In this blog post I'll go over setting up and configuring syslog-ng on CentOS 7 inside a Linux Container. We'll be using native Linux containers, not Docker, or anything else – just LXD as the container hypervisor and LXC as the container architecture.
Please make sure you have LXD and LXC setup and configured before proceeding with the remaining steps. You can find a link in the references section below on how to get started with LXC and LXD.
Here's what our infrastructure looks like on our host system running LXD:
We'll be setting up
syslogng1 as the syslog-ng server and setting up two syslog-ng clients on
web2. We'll forward our logs on the two client servers to our syslog-ng server via TCP or UDP.
This process is what's known as centralized logging. You want to send all your logs to an offsite location in the event that an incident occurrs on one or more of the client systems. It also helps to prevent any log tampering from occuring on a compromised server.
With that being said, the syslog-ng server needs to be hardened, ideally running SELinux, have a strong firewall and logging policy, have a minimal amount of packages installed, and be kept up to date at all times. I've included some centralized logging server hardening reading material in the references section below.
Create the container and install syslog-ng
We'll need to first create a container using CentOS 7 as its base operating system and get a root shell on the container:
lxc launch images:centos/7/amd64 syslogng1 lxc exec syslogng1 -- /bin/bash
Download and install extra packages required for syslog-ng:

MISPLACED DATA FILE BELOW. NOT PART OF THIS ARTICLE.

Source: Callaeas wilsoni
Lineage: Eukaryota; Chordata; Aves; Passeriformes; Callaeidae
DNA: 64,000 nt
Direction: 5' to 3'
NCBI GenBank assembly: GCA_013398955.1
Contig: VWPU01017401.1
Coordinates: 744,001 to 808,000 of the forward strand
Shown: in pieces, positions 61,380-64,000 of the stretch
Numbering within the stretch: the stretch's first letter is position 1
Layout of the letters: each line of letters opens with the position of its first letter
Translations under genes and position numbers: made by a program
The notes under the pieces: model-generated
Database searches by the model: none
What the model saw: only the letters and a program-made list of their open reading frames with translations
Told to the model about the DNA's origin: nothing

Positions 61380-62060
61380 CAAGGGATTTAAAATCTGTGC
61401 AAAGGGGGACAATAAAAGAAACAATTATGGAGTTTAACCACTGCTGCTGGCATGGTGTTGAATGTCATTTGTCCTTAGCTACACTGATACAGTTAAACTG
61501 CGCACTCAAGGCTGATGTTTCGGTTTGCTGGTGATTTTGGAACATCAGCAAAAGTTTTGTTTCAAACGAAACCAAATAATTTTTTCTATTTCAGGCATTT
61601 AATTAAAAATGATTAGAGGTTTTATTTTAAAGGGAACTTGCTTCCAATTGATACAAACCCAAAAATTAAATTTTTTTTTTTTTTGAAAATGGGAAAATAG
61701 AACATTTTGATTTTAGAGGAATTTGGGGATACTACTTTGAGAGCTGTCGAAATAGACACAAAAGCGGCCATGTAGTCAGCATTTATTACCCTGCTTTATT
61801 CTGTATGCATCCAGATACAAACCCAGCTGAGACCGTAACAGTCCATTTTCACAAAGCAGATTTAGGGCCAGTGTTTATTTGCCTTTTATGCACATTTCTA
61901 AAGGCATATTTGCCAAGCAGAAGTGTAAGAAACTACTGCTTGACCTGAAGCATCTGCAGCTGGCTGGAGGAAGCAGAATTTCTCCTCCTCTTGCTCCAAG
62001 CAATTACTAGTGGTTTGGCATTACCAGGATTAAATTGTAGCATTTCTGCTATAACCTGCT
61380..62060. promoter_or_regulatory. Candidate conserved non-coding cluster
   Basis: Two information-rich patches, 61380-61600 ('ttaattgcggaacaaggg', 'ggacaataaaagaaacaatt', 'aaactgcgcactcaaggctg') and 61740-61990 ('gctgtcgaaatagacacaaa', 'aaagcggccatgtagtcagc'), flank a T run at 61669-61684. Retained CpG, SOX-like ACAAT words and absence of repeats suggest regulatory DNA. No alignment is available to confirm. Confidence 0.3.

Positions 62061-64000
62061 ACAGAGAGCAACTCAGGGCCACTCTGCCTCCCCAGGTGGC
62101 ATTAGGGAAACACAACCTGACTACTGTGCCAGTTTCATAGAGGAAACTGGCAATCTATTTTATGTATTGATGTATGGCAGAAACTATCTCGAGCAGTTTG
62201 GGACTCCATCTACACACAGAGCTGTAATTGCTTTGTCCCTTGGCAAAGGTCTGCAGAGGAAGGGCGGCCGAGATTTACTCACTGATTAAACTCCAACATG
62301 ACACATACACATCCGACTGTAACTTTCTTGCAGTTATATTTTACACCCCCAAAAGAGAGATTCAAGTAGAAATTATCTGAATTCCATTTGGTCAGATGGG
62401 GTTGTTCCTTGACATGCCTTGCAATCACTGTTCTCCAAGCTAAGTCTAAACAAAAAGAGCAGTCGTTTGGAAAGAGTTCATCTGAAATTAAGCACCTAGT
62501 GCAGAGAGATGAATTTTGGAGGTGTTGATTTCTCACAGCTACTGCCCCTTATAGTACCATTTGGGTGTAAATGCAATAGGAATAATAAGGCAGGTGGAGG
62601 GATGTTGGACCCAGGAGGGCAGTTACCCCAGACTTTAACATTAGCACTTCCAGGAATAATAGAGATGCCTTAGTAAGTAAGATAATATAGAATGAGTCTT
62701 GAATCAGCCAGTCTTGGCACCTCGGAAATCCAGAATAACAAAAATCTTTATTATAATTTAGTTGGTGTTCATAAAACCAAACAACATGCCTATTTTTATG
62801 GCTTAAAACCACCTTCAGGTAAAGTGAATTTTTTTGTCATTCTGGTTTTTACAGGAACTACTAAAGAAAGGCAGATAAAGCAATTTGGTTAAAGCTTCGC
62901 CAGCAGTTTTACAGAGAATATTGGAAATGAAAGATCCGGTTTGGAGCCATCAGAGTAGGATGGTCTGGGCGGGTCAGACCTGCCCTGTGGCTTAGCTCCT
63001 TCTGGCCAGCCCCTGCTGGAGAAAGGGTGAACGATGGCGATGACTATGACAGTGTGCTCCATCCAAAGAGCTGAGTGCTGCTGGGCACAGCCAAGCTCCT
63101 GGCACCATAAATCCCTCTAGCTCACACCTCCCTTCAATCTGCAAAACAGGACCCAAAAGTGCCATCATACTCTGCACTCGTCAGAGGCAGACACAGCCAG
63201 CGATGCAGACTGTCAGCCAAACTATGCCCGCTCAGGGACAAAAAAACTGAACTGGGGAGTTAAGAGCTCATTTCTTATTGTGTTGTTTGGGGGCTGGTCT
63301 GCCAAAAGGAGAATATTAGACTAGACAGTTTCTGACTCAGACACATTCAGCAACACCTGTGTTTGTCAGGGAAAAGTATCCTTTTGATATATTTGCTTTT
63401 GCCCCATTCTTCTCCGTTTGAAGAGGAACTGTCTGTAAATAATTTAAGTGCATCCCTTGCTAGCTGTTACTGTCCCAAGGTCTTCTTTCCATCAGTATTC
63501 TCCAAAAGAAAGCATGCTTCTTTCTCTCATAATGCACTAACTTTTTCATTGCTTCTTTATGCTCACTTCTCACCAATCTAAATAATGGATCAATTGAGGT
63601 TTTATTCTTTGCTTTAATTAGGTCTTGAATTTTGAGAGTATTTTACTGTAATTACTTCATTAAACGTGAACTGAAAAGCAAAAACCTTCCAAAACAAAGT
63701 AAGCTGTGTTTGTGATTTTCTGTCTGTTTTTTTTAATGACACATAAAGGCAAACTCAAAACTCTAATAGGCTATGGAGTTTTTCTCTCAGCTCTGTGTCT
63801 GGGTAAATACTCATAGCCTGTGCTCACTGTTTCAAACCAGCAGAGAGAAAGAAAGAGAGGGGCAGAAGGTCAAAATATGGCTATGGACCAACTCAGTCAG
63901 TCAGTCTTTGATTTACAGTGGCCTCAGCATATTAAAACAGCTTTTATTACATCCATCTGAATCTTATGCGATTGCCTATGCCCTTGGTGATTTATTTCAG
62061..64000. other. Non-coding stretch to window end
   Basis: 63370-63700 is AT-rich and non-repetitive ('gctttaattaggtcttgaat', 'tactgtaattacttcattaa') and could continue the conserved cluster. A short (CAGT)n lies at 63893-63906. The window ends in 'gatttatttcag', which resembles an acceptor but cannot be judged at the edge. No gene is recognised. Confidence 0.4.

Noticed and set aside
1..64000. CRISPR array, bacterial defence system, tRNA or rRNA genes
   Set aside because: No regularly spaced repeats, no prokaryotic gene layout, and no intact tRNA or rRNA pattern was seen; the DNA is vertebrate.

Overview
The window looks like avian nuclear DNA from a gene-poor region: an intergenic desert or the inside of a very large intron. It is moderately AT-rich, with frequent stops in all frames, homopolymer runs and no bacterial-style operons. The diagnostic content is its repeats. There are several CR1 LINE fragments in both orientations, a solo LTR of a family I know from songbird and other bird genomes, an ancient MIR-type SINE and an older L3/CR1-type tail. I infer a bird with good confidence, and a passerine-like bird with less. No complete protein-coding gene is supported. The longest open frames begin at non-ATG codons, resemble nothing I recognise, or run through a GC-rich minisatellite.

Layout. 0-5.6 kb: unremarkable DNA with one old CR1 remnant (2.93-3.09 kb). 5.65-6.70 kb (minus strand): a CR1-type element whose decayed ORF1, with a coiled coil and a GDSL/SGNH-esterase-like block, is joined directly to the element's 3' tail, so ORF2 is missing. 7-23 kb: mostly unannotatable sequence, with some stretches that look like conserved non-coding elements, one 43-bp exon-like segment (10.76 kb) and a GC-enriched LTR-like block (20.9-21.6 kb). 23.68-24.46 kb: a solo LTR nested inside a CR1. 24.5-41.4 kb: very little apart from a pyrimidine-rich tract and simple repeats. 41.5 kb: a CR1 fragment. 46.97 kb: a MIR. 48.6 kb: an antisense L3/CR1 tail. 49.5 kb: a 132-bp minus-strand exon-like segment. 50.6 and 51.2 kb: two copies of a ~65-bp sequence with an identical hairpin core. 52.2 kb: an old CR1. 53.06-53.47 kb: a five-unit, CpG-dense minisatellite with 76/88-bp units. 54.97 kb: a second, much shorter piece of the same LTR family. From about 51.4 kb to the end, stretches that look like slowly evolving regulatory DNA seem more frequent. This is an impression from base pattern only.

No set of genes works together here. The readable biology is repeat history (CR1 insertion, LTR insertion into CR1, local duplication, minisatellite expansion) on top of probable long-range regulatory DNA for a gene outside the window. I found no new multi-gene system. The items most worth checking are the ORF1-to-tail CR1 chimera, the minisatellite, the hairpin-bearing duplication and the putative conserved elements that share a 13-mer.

wget https://dl.fedoraproject.org/pub/epel/epel-release-latest-7.noarch.rpm rpm -Uvh epel-release-latest-7.noarch.rpm
Add the repository containing the unofficial latest build of syslog-ng and install it:
cd /etc/yum.repos.d/ wget https://copr.fedorainfracloud.org/coprs/czanik/syslog-ng314/repo/epel-7/czanik-syslog-ng314-epel-7.repo yum install syslog-ng
Enable, start, check the status of syslog-ng, and remove rsyslog (optional):
systemctl enable syslog-ng systemctl start syslog-ng systemctl status syslog-ng yum erase rsyslog
If there were no errors, syslog-ng should now be installed inside your container. Ideally you'd want to configure a dedicated user and group (service account) for running syslog-ng, since we currently have it set to run as root. Running commands and applications as root is not ideal in a production environment.
Now that syslog-ng is installed, enabled, and started, we need to configure it to act as a log receiver.
Using your favorite editor, run the following command:
The next post I make will have details on how to configure
syslogng1 as the syslog-ng server so that syslog-ng clients can send their logs to it.